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As a trailblazer to global peace and a world that lives in homeostasis, Patrick Mccollum has taken the lead across many hands-on initiatives the last 5 decades. From chaining to trees for preservation of local vegetation, to joining the Dalai Lama’s International Peace Council. From the UN’s Children of the Earth, the Association for Global New Thought (AGENT), to camping out to protect Standing Rock’s sacred grounds. Honored with the Mahatma Gandhi Award, to the US Commission on Civil Rights.
His friend Jane Goodall and Patrick together have formed an alliance for ecological peace that also includes Vandana Shiva, H.H. Puja Swami, Chidanand Saraswati, and H.H. Amrta Suryananda Maha Raja. Now he is bringing his story and mission to CORE.
Rev. Patrick McCollum, one of the original Tree-Huggers, has over the span of his life been become an internationally recognized spiritual leader whose work toward human rights, social justice, and equality for all religions and spiritual traditions transcends cultural, religious, and political barriers. McCollum is the creator of the World Peace Violin, an official United Nations symbol for World Peace. Currently, Rev. McCollum, at the invitation of the Indigenous Peoples of the Amazon, is focusing his attention on assisting multiple tribes both in reuniting their efforts and in regaining their lands so that the heart and lungs of the planet may be restored to balance, which in turn will create balance in the world at large.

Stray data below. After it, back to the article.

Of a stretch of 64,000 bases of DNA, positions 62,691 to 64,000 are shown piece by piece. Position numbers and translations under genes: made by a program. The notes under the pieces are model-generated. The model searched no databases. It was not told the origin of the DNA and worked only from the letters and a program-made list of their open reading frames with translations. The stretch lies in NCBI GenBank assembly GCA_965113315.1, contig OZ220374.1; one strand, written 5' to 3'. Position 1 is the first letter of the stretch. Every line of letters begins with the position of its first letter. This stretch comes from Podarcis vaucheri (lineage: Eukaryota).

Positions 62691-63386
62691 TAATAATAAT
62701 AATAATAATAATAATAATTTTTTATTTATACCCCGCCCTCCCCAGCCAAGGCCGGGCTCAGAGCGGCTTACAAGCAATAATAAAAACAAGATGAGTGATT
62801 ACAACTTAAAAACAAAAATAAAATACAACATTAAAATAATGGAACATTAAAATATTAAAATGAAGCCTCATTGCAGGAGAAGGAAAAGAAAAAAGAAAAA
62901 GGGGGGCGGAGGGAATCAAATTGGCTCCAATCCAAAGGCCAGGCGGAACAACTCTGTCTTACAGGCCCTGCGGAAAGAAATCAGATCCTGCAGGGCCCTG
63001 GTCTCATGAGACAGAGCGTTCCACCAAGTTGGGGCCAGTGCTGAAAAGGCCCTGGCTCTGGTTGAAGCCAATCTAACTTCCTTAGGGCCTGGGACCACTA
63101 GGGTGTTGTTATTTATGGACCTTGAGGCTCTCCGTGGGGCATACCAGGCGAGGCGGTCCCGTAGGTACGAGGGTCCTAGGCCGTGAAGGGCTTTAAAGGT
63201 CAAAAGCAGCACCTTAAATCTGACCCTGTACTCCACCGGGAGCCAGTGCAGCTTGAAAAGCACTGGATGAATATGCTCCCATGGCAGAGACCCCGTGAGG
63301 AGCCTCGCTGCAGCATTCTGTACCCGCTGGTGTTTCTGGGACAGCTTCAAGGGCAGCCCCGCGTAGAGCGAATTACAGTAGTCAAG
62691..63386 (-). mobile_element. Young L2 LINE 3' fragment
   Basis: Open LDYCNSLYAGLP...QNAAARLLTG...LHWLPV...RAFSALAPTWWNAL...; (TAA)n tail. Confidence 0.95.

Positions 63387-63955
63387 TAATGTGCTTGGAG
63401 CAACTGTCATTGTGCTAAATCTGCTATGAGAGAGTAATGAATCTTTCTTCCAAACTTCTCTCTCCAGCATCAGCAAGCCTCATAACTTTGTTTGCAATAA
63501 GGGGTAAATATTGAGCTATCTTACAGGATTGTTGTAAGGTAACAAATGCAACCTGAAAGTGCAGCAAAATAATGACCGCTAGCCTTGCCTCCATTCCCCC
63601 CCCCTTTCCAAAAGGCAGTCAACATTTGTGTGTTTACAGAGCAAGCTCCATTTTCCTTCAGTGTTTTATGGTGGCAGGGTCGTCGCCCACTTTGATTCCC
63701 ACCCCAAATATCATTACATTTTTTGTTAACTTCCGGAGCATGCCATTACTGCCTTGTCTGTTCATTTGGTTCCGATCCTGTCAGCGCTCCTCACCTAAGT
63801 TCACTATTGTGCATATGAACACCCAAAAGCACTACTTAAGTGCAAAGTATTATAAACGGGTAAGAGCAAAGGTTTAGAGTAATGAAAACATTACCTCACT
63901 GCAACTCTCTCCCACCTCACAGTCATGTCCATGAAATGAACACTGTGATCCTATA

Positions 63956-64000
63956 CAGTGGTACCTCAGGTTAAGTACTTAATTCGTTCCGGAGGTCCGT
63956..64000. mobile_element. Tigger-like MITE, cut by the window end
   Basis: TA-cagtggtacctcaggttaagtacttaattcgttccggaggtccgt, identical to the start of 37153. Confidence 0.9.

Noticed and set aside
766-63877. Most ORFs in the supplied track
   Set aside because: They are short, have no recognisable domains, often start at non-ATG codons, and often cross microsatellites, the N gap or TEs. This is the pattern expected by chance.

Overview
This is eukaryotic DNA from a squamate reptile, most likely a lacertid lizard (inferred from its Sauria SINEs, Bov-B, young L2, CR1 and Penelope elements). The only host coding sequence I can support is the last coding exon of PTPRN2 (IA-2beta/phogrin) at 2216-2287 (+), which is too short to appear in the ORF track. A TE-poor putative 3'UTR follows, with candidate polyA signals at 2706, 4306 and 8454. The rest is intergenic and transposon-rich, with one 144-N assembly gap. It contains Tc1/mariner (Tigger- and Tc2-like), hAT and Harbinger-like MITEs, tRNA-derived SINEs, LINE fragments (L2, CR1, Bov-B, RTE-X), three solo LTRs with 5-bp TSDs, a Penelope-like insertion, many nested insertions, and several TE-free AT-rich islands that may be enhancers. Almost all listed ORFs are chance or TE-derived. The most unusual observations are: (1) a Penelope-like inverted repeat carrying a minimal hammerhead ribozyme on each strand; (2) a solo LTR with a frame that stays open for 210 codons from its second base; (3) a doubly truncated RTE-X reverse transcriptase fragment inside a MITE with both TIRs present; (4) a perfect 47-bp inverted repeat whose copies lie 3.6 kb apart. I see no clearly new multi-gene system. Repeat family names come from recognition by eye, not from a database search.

Patrick McCollum has a 50-year commitment to helping raise up the voices of Indigenous Peoples across every continent, empowering them to be seen, heard, and appreciated. An important step in this project took place in February 2019 when Patrick took an international group of Indigenous Elders to the Kumbh Mela in Allahabad India. The elders were honored guests at what now stands as the largest gathering of human beings in history with over 150 million individuals attending the event. A sacred Kiva was built to honor the presence of the Elders who met with world dignitaries and conducted ceremony with Indigenous Elders from 40 countries to the appreciation and participation of huge audiences.